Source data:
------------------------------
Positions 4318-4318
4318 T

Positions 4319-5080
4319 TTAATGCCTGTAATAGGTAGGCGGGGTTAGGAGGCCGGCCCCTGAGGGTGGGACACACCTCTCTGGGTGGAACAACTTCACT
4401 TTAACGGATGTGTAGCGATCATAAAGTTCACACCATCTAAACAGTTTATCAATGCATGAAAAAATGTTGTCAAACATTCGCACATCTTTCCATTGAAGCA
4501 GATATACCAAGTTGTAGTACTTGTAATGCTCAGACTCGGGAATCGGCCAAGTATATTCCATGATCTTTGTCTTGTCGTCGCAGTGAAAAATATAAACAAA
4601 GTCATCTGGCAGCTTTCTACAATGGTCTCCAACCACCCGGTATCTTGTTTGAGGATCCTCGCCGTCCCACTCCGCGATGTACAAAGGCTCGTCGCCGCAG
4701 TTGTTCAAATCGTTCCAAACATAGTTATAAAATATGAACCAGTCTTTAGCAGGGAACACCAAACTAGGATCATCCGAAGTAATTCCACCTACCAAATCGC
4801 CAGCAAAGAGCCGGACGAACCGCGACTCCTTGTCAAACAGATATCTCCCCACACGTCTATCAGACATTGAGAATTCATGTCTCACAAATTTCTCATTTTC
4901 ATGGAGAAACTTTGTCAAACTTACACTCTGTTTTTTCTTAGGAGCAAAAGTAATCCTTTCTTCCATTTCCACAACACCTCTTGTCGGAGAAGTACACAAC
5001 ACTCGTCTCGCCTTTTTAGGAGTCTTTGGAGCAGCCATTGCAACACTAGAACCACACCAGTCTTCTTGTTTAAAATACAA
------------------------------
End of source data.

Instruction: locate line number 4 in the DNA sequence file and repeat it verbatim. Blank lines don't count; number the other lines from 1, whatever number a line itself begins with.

4319 TTAATGCCTGTAATAGGTAGGCGGGGTTAGGAGGCCGGCCCCTGAGGGTGGGACACACCTCTCTGGGTGGAACAACTTCACT